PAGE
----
Bugs are very common graphical elements in many video programs. Bugs serve a unique purpose, and can enhance the video program when done correctly. We can explore bugs more closely and learn how to make these unique graphics for your next video.
Bugs Are Branding
A bug is a graphical element that usually displays in or around a given corner of the viewable area of the video for the entirety of the program. Its position puts the bug away from the main focus of the video and its usually styled so that it doesnt draw too much attention to itself. This means that bugs are often semi-transparent, monochromatic and small in size. These are just general rules. Of course, you can break the rules if youd like, but before you do, lets discuss what a bugs purpose is.
A bug's main objective is to brand your video program with an identity. Major television networks consistently use bugs for this purpose. For example, NBC displays a peacock bug (i.e. their identifying logo) during their programming. This helps viewers, many of whom might be channel surfing, to quickly identify what network is running a particular program. This way the viewer doesn't have to look up what channel they're on.
Branding in this method can cross over to other implementations. Web video producers often rely on bugs to help viewers become familiar with their company identity. This is especially useful online, where there are thousands of "channels" with thousands of different content creators. A bug helps build brand recognition in this situation. It's not solely responsible for it, but it's there along with other branding elements. It also identifies who you are, if someone found your video from some random search on YouTube or any other online channel.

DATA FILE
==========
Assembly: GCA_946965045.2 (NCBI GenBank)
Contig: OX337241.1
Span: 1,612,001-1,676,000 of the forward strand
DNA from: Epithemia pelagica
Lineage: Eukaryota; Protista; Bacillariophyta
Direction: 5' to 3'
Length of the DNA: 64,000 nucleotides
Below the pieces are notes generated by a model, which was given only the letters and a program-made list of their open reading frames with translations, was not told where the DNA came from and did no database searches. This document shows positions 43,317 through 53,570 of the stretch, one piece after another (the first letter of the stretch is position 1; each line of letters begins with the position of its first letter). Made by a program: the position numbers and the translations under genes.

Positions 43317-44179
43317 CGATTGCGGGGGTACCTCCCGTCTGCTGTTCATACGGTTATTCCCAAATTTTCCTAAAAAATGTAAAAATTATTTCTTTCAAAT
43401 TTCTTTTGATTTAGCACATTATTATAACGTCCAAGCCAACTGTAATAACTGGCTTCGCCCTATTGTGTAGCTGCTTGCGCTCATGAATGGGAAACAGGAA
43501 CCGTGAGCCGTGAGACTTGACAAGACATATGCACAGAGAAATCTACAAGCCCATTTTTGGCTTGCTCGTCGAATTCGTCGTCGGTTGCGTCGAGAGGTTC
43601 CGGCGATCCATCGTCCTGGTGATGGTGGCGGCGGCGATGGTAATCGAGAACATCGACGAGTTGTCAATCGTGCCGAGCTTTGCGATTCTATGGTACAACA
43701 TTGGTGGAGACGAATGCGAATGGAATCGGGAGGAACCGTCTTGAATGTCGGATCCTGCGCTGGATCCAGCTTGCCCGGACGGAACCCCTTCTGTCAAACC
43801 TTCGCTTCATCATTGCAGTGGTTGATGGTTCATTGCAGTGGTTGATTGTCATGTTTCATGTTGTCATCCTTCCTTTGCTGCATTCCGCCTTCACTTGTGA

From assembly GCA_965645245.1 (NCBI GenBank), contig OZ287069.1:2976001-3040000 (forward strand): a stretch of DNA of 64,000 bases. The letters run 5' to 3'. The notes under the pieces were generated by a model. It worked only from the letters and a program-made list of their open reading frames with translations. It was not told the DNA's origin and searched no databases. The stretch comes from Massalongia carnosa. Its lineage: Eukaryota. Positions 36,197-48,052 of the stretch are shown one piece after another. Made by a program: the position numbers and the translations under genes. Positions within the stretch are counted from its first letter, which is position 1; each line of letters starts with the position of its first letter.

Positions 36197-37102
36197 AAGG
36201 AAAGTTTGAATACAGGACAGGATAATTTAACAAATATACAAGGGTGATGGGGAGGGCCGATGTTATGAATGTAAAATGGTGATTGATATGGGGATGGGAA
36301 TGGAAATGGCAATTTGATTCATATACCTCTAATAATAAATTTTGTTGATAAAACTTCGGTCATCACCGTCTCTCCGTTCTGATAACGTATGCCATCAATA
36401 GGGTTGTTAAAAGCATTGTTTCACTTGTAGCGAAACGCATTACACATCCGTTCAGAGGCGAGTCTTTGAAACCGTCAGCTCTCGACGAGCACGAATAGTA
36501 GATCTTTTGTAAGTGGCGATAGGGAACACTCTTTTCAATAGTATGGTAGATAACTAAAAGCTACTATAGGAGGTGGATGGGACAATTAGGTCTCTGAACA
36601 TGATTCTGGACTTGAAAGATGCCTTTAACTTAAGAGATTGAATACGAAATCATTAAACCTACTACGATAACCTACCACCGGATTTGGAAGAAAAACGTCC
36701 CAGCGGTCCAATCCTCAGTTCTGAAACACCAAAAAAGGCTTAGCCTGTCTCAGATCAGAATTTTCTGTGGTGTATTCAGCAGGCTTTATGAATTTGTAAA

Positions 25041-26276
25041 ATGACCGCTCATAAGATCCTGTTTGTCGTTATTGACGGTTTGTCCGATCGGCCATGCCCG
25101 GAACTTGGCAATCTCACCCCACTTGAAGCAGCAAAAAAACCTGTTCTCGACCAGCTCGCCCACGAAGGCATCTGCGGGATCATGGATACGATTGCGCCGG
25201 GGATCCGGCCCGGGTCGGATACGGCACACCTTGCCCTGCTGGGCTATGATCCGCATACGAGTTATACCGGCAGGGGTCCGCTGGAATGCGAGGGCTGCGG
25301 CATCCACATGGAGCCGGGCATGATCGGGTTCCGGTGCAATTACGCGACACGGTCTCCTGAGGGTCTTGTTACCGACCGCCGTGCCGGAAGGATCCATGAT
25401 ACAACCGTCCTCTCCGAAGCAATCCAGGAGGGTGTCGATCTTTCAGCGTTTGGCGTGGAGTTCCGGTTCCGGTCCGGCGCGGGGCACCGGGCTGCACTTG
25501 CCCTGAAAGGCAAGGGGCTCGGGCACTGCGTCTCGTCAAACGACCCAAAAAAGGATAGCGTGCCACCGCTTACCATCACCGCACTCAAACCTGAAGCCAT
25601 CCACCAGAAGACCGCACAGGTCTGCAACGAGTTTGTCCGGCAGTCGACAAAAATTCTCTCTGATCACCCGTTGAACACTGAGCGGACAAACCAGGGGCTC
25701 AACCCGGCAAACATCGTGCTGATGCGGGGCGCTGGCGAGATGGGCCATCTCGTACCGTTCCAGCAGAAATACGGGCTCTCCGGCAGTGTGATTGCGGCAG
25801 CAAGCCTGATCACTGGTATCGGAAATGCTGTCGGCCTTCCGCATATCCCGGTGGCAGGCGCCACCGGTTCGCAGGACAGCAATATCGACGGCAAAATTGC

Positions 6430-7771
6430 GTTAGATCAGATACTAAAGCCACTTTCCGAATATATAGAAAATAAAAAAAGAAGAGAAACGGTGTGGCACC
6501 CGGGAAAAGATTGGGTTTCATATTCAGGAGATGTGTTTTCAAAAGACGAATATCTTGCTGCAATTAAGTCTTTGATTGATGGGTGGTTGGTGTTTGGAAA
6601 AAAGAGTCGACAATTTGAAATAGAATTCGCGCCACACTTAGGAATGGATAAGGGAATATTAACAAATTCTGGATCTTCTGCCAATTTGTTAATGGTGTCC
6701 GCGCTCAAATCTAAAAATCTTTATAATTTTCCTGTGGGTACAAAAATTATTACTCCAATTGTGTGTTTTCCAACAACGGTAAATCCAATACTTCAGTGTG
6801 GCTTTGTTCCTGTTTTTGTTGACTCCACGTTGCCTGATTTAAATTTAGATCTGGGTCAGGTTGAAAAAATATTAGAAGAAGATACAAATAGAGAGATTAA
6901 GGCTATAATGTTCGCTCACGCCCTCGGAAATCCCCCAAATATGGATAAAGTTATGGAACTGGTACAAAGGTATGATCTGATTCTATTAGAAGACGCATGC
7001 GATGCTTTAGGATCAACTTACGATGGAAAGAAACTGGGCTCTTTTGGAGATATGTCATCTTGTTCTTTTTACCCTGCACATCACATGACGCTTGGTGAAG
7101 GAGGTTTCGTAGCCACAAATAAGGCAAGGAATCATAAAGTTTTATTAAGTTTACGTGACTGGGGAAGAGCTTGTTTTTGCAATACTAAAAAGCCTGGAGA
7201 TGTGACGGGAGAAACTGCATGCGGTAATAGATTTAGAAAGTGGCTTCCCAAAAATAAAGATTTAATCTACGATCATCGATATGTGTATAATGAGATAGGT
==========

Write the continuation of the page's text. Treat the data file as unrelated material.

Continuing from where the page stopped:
When to Bug Out
You should consider whether or not a bug is right for your program and usage. Its a decision that ultimately you get to make. And, since a bug is discreet in nature, the decision might not seem like an important one to debate. But before you put a bug on your video, lets take a look at a use case. Lets say you're producing an instructional video series for a corporate client. You're working on delivering the final product, and the client likes a competitors video because it has the company logo (i.e., a bug) in the lower corner. The client asks you if that's something you can put in the video. There's nothing wrong with making the client happy upon request, but you start to wonder if thats really necessary. To answer this question, ask yourself who the audience is for this instructional video. If you're well into the project, you should have this clearly defined. Lets say that the instructional video is for teaching the clients current employees about a new work procedure. How important is it that the bug be placed in this video? Well, considering that the employees are probably familiar with the company they work for and could probably recognize the company identity on sight, its probably not critical at all. But, if the audience of the instructional video is new employees or possibly not employees at all, there would be a clear marketing opportunity to help the audience recognize the company's identity.
You might also take a look at how the video will be deployed. An instructional video that runs on public television is a great opportunity to find an audience that might not be familiar with the client's brand. And, your last consideration is the content of the video. The very nature of an instructional video doesn't really call for the additional branding that a bug offers. In fact, it could be a distraction if the bug is not done right. For the most part, the audience and where the video will be shown will guide your decision. And, the persistence of your client!